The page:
It can happen in an instant. A blood clot lodges in an artery, blocking blood flow to the brain. Deprived of oxygen and nutrients, brain cells begin to die. Within minutes the body starts losing functions, such as speech, movement, vision, or any other capability affected by the dying cells. The longer the stroke continues, the more brain cells die.
That’s why immediate treatment of stroke, sometimes called a “brain attack” is vital. Getting to a hospital where blood flow can be restored quickly may prevent disability or death. Certified Stroke Centers are hospitals where everything is in place to diagnose and treat a stroke as fast as possible.
Wesley Medical Center is a Primary Stroke Center, certified by The Joint Commission, the national accreditation body for healthcare organizations. This means Wesley meets national standards that can significantly improve outcomes for stroke patients.
It is extremely important to recognize these signs of a stroke and call 911 immediately:
- New numbness or weakness of the face, arm or leg
- New confusion, trouble speaking or understanding
- New trouble seeing
- New trouble walking, dizziness, loss of balance or coordination
- New, sudden severe headache with no known cause.
Treating a stroke
Ischemic strokes —those caused by blood clots — can be treated by a clot-busting drug called tPA injected intravenously. TPA can have dangerous effects, however, if injected more than three hours after the stroke’s onset. That window of time can be stretched to six hours if the hospital has on staff a rare type of physician, a neurointerventional radiologist, who can inject tPA directly into the clot via a catheter threaded through the artery. At Wesley, Dr. Richard Berger specializes in this type of treatment.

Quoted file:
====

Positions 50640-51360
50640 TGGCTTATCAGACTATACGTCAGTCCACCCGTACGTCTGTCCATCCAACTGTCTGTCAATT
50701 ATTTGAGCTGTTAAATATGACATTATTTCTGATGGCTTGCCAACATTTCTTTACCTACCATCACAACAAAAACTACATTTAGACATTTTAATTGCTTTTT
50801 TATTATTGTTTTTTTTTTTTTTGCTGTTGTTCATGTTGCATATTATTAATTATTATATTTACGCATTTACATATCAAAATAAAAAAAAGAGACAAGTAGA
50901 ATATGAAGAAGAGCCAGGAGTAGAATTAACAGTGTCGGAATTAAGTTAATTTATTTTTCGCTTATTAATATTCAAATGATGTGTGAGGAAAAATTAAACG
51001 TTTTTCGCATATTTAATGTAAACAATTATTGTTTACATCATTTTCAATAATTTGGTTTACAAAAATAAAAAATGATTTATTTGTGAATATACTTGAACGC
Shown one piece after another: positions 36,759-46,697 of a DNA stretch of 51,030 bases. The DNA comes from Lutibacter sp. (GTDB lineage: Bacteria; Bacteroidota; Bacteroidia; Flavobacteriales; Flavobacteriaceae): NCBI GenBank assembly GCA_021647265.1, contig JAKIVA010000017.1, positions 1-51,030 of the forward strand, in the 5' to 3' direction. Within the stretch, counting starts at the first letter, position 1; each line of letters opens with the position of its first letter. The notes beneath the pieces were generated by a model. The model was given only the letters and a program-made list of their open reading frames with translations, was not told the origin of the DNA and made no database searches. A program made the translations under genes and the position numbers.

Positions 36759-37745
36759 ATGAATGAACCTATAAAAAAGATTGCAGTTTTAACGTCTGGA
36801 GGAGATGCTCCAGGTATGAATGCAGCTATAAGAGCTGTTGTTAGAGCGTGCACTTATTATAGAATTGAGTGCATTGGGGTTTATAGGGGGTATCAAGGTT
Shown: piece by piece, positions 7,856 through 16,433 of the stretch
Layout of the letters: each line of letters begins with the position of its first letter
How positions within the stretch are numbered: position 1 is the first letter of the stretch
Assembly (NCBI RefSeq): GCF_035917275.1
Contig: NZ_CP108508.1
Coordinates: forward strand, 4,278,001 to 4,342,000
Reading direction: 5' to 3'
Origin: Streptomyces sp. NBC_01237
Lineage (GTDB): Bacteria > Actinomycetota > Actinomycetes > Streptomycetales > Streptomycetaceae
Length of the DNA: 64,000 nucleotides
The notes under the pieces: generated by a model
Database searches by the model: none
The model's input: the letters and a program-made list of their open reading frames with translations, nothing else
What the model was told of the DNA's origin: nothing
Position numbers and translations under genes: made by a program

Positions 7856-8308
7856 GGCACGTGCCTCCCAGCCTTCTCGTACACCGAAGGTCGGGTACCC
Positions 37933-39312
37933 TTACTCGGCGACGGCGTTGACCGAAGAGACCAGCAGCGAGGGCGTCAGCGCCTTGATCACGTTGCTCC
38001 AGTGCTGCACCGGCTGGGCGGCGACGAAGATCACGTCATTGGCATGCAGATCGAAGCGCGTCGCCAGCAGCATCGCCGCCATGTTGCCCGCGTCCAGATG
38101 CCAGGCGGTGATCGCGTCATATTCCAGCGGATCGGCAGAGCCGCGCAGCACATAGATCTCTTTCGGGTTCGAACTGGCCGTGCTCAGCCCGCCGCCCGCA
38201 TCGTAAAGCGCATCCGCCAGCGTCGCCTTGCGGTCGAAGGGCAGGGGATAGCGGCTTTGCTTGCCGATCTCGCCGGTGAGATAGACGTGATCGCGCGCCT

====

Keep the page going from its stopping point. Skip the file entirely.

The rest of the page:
Eighty-five percent of strokes are caused by blood clots, but 15 percent are caused by bleeding into the brain. Dr. Berger can often treat hemorrhages that occur from rupture of a blood vessel on the surface of the brain (called an aneurysm) by inserting a small coil into the blood vessel to block the leakage.
Working together is key
Diagnosing and treating stroke require teams of specialists both inside and outside the hospital. The resulting deficits — which may range from difficulty speaking to altered mental status — also need treatment.From the ambulance crew to the ER, the imaging department, intensive care unit, pharmacy, lab, rehabilitation staff and more, several areas must work together to meet the individual patient’s needs.
Strokes are usually preventable. Except for advancing age, most risk factors can be controlled. They include high blood pressure, tobacco use, diabetes, high blood cholesterol, poor diet, obesity and physical inactivity. A change in lifestyle can have a tremendous effect on preventing a stroke — and the tragic consequences that follow.
For more information about stroke, including symptoms and prevention, log on to www.StrokeAssociation.org.